Radiation induced pemphigoid disease

Article information

Obstet Gynecol Sci. 2020;63(6):750-752
Publication date (electronic) : 2020 September 28
doi : https://doi.org/10.5468/ogs.20088
Department of Obstetrics and Gynecology, Presbyterian Medical Center, Jeonju, Korea
Corresponding author: Kyongjin Kim, MD, PhD Department of Obstetrics and Gynecology, Presbyterian Medical Center, 365 Seowon-ro, Wansan-gu, Jeonju 54987, Korea E-mail:kyongjink@gmail.com
Received 2020 March 19; Revised 2020 August 5; Accepted 2020 August 23.


Among the possible complications of radiation therapy, acute and chronic side effects on the skin can be induced by percutaneous radiotherapy in the target site. Common skin lesions include radiation dermatitis, which can be treated by topical application of dressing and ointment. Pemphigoid disease, which displays similar clinical features as other skin diseases such as recurrent cancer and herpes zoster, rarely occurs in the site of radiotherapy; therefore, care must be taken during diagnosis for a timely treatment. The present report is a case of pemphigoid disease that had developed in a patient with endometrioid/clear cell carcinoma after radiation therapy, and the time between onset and radiotherapy was more than 6 months.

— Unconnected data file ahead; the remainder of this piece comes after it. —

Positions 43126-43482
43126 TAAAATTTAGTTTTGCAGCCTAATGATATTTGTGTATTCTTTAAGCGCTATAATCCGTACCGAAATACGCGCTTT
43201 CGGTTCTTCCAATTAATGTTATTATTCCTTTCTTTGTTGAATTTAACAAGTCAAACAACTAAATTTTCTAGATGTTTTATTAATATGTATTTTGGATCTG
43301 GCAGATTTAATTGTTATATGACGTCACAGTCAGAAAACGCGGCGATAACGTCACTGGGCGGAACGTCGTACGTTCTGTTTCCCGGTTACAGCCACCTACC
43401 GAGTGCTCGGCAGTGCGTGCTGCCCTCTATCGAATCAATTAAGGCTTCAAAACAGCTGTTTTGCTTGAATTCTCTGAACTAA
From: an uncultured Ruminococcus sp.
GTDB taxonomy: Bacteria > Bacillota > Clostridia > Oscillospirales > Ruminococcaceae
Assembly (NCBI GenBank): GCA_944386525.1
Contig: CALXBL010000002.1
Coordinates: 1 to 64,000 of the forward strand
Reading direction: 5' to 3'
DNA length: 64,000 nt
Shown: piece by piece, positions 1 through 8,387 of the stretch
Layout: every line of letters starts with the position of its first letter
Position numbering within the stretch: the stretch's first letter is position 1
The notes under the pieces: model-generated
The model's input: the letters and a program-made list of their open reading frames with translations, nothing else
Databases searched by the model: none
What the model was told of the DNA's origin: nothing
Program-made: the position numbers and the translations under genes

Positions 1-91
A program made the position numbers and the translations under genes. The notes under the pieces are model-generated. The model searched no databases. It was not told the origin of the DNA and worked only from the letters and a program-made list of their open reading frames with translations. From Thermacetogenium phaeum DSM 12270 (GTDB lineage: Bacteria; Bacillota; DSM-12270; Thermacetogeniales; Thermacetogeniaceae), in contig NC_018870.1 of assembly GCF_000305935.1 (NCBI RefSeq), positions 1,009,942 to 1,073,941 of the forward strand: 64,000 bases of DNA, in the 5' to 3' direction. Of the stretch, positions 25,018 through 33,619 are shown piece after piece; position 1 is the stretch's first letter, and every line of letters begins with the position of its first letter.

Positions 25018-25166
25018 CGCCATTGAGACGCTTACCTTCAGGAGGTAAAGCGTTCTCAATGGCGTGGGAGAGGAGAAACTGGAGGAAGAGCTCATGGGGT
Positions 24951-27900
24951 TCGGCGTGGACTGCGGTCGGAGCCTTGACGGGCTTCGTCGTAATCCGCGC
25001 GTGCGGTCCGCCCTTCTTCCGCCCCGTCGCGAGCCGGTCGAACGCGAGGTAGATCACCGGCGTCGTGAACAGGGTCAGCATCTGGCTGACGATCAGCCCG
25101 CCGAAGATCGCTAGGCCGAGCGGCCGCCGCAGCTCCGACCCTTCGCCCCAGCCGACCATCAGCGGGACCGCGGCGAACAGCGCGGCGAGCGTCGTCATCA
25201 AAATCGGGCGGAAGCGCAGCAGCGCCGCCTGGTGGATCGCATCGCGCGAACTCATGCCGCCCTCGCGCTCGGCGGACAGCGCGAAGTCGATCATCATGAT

Pemphigoid is subepidermal autoimmune disease associated with internal malignancies including endometrial cancer and it has various clinical manifestation. Erosions and erythema with multiple blisters develop all over the body. After administration of radiotherapy, this rare complication can occur in the irradiated area. Also there are several chemotherapeutic agents have many side effects including skin toxicity, and it significantly worsens the quality of life of patients. Long term Radiation along with chemotherapy can easily harm on skin barrier, and its disruption often cause autoimmune blistering disease.